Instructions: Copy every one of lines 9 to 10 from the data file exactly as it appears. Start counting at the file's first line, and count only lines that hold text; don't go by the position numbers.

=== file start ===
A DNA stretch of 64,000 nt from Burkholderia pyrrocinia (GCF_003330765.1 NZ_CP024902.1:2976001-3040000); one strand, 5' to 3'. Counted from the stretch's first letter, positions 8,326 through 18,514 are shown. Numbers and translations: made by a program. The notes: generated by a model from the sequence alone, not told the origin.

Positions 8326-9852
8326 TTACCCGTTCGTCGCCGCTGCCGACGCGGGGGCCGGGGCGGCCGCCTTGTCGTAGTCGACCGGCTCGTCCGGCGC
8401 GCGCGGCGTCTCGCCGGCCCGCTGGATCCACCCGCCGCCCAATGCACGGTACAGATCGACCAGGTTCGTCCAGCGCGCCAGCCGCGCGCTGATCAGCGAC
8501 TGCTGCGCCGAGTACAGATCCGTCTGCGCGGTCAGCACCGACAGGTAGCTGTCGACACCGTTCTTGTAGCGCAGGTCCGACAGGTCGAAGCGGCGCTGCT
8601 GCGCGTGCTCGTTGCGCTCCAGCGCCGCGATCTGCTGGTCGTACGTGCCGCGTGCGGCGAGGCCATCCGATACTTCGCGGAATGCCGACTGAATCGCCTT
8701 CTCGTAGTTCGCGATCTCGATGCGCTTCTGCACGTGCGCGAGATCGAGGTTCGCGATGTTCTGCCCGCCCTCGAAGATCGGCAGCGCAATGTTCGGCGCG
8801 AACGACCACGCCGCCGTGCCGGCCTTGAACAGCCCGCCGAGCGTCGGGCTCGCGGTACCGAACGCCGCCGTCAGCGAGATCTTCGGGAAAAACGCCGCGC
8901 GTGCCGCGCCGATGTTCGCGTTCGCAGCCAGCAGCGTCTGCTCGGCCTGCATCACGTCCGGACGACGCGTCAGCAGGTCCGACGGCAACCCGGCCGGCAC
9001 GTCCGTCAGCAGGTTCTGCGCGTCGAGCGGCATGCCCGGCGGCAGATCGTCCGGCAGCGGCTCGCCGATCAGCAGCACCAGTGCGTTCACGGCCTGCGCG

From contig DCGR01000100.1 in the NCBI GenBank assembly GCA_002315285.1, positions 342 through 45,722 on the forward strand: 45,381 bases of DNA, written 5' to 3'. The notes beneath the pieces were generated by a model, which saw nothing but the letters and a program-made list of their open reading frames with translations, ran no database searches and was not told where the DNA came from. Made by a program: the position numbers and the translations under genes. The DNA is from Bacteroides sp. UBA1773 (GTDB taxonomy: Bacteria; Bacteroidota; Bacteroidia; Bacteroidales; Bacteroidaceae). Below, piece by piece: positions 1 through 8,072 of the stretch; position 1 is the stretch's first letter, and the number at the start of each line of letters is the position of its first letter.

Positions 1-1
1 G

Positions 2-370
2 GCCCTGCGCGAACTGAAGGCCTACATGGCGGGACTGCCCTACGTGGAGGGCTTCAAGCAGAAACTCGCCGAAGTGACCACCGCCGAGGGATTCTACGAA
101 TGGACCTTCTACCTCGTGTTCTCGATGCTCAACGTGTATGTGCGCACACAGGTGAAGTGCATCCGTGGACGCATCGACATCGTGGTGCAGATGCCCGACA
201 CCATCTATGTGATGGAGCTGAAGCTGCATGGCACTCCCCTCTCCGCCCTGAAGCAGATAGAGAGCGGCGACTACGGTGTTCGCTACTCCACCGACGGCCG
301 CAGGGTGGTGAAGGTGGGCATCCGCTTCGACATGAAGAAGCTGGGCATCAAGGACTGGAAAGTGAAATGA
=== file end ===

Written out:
8901 GTGCCGCGCCGATGTTCGCGTTCGCAGCCAGCAGCGTCTGCTCGGCCTGCATCACGTCCGGACGACGCGTCAGCAGGTCCGACGGCAACCCGGCCGGCAC
9001 GTCCGTCAGCAGGTTCTGCGCGTCGAGCGGCATGCCCGGCGGCAGATCGTCCGGCAGCGGCTCGCCGATCAGCAGCACCAGTGCGTTCACGGCCTGCGCG